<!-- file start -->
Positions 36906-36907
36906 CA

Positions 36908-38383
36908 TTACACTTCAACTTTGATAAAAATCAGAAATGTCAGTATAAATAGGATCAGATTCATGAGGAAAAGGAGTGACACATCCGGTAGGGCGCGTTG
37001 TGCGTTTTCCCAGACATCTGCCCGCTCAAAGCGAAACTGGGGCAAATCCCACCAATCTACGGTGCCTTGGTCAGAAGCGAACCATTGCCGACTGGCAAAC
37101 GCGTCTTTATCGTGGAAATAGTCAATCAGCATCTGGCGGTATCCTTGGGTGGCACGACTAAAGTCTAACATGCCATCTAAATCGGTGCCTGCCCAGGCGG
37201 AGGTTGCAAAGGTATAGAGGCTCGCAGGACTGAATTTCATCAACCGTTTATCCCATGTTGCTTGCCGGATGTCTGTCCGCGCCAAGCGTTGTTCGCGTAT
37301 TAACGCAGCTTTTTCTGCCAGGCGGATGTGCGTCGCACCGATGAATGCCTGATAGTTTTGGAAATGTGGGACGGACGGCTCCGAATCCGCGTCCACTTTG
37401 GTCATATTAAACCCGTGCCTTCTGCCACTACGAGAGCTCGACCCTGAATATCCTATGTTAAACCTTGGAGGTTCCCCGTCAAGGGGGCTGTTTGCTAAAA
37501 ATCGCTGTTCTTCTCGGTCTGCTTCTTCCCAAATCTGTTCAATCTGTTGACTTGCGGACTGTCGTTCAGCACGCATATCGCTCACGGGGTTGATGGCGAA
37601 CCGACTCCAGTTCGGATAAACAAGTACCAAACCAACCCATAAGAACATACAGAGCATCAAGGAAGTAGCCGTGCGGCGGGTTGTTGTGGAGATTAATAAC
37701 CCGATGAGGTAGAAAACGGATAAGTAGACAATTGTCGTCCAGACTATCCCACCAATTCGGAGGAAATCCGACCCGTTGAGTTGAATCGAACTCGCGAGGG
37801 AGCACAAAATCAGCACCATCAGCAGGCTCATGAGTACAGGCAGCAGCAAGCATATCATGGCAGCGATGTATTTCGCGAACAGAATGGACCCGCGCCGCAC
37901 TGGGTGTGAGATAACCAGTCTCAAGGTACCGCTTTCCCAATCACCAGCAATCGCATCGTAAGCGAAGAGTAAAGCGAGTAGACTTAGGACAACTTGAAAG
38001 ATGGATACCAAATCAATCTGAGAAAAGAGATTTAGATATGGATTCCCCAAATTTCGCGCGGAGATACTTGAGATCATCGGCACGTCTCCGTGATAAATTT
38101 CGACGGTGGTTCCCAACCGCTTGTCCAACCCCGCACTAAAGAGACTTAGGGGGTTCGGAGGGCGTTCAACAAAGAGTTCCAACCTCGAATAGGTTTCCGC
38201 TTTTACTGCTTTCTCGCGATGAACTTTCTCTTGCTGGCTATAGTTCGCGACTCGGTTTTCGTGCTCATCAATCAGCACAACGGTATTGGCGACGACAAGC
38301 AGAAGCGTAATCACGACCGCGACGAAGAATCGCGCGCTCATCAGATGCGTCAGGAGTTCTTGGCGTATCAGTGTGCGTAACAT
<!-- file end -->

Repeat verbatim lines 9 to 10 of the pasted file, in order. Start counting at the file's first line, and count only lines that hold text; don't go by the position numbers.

37401 GTCATATTAAACCCGTGCCTTCTGCCACTACGAGAGCTCGACCCTGAATATCCTATGTTAAACCTTGGAGGTTCCCCGTCAAGGGGGCTGTTTGCTAAAA
37501 ATCGCTGTTCTTCTCGGTCTGCTTCTTCCCAAATCTGTTCAATCTGTTGACTTGCGGACTGTCGTTCAGCACGCATATCGCTCACGGGGTTGATGGCGAA